Migrants in Countries in Crisis: what to do?

 

Recent events such as the Tohoku Tsunami in Japan, floods in Thailand (2011), Hurricane Sandy in the United States, and conflicts in Libya and Yemen are some examples of crisis situations in which migrants are among the most affected populations. Language and cultural barriers, restrictions to mobilization, irregular status, loss of personal documents, limited access to support networks and discrimination, are factors which may affect migrants during crisis. Moreover, in some unfortunate cases migrants remain excluded from the official protection mechanisms.

In this context, Migrants in Countries in Crisis Initiative (MICIC) was launched in 2014, and led by the United States and the Philippines. The initiative promoted broad and inclusive evidence-gathering and facilitated series of consultations, which resulted in the development of a set of principles, guidelines, and practices intended to provide guidance to States in order to better protect migrant in crisis situations. 

MICIC Initiative proposes 10 principles to States on how to prepare for and respond to crisis in ways that protect migrants during the time of crisis:

  1. First, save lives. Respect for the inherent humanity and dignity of migrants means all possible efforts should be taken to save lives, regardless of immigration status.
  2. As human beings, all migrants are entitled to human rights. At all times, the human rights of migrants should be respected.
  3. States bear the primary responsibility to protect migrants within their territories and their own citizens, including when they are abroad. Host States and States of transit have responsibilities towards all persons within their territories, including migrants, regardless of their immigration status.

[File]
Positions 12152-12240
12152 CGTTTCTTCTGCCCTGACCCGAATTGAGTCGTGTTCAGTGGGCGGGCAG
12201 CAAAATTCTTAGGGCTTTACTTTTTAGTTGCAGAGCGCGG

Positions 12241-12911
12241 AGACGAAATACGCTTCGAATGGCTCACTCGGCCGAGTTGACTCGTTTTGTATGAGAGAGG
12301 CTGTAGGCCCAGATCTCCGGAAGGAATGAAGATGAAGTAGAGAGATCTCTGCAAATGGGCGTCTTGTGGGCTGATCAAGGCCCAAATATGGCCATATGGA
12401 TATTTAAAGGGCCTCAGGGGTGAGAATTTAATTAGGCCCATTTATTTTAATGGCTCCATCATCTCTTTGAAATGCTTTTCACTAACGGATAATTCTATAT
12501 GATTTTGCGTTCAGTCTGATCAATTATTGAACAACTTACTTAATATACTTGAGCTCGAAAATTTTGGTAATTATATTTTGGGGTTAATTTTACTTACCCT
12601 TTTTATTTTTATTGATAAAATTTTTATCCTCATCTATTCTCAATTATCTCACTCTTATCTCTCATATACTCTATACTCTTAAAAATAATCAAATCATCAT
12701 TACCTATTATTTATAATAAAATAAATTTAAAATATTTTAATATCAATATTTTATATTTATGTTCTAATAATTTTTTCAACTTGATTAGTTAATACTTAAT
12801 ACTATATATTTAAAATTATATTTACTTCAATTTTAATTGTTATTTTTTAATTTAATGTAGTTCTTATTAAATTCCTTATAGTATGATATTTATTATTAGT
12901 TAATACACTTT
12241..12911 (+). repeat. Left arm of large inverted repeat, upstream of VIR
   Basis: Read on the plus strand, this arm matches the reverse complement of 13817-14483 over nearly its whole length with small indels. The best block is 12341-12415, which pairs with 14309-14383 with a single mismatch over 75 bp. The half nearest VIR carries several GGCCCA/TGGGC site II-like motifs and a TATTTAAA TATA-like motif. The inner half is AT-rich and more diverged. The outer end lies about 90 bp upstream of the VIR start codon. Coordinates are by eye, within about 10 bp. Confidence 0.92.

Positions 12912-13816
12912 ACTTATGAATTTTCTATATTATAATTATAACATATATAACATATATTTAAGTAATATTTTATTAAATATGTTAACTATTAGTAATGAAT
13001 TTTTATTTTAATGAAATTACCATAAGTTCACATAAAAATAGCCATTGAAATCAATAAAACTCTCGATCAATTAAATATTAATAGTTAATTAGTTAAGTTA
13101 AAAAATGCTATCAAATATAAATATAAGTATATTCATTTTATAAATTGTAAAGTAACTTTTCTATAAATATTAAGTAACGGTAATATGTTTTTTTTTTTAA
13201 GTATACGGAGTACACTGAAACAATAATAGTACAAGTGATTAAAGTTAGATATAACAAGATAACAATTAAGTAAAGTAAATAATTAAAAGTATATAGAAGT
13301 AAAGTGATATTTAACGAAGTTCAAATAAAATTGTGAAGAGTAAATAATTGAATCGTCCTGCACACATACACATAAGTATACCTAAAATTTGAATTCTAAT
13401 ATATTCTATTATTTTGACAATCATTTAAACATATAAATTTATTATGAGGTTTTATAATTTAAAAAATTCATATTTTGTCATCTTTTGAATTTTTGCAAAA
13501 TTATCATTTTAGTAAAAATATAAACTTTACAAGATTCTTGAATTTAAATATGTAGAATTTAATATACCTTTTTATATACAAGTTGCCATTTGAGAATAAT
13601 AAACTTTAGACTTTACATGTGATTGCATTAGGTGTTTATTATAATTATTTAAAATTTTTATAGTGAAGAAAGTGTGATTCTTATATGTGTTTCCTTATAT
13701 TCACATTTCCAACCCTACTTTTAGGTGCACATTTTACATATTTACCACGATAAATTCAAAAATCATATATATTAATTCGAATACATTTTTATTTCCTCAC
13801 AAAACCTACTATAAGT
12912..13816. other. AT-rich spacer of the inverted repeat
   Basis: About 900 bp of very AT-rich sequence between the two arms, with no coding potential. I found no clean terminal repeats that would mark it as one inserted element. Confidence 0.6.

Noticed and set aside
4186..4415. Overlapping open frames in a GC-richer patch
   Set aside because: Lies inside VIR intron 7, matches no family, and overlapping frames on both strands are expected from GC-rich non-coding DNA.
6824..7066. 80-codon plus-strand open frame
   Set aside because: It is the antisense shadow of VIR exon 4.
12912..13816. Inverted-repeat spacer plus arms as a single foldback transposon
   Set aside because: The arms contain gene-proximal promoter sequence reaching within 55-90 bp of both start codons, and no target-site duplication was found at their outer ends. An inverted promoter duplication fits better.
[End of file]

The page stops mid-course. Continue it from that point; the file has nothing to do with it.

4. Private sector actors, international organizations, and civil society play a significant role in protecting migrants and in supporting States to protect migrants.
  5. Humanitarian action to protect migrants should be guided by the principles of humanity, neutrality, impartiality, and independence.
  6. Migrants are rights holders and capable actors, resilient and creative in the face of adversities. They are not merely victims or passive recipients of assistance. While crisis affect individual migrants differently, they have the capacity to take charge of their own safety and wellbeing and should be responsible for doing so, provided they have access to the necessary information and support.
  7. Migrants strengthen the vitality of both their host States and States of origin in multiple ways. Migrants provide for and contribute to their families, communities, and societies. Positive communication about migrants promotes tolerance, non-discrimination, inclusiveness, and respect toward migrants.
  8. Action at the local, national, regional, and international levels is necessary to improve responses. Local authorities and non-State local actors, including local communities and community leaders, are particularly well placed to understand and address needs during crisis.
  9. Partnerships, cooperation, and coordination are essential between and among States, private sector actors, international organizations, civil society, local communities, and migrants.
  10. Continuous research, learning, and innovation improve our collective response. Regular assessments and evaluations of past experiences in protecting migrants in countries experiencing conflicts or natural disasters can inform planning, preparation, and responses.

MICIC Initiative also provides guidelines and practices, which will be addressed in our next blog posts. If you are interested in learning more about this issue, the report is available here: GUIDELINES TO PROTECT MIGRANTS IN COUNTRIES EXPERIENCING CONFLICT OR NATURAL DISASTER

 

 

   About the author:

Jean Pierre Mora Casasola is a Communications Specialist at IOM Regional Office for Central America, North America and the Caribbean. He has served as a consultant in different social organizations and in the Inter-American Development Bank (IDB). He holds a Degree in Advertising from the University “Latinoamericana de Ciencia y Tecnología” (ULACIT), and he is currently getting a Bachelor’s Degree in International Relations at the same university.  Twitter: @jeanpierremora